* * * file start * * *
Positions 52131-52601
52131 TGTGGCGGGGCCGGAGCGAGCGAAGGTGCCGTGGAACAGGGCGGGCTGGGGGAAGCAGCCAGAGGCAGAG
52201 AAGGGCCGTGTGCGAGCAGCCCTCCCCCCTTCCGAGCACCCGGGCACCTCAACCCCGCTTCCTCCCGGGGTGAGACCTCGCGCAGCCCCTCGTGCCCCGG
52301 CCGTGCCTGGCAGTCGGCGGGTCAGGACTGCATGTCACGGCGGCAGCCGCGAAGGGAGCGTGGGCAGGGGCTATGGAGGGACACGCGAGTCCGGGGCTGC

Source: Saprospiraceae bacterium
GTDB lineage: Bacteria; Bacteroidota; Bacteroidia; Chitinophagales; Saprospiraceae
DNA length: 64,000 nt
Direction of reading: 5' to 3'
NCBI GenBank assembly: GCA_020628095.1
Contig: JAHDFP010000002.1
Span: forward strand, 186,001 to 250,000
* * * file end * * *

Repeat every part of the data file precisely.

Positions 52131-52601
52131 TGTGGCGGGGCCGGAGCGAGCGAAGGTGCCGTGGAACAGGGCGGGCTGGGGGAAGCAGCCAGAGGCAGAG
52201 AAGGGCCGTGTGCGAGCAGCCCTCCCCCCTTCCGAGCACCCGGGCACCTCAACCCCGCTTCCTCCCGGGGTGAGACCTCGCGCAGCCCCTCGTGCCCCGG
52301 CCGTGCCTGGCAGTCGGCGGGTCAGGACTGCATGTCACGGCGGCAGCCGCGAAGGGAGCGTGGGCAGGGGCTATGGAGGGACACGCGAGTCCGGGGCTGC

Source: Saprospiraceae bacterium
GTDB lineage: Bacteria; Bacteroidota; Bacteroidia; Chitinophagales; Saprospiraceae
DNA length: 64,000 nt
Direction of reading: 5' to 3'
NCBI GenBank assembly: GCA_020628095.1
Contig: JAHDFP010000002.1
Span: forward strand, 186,001 to 250,000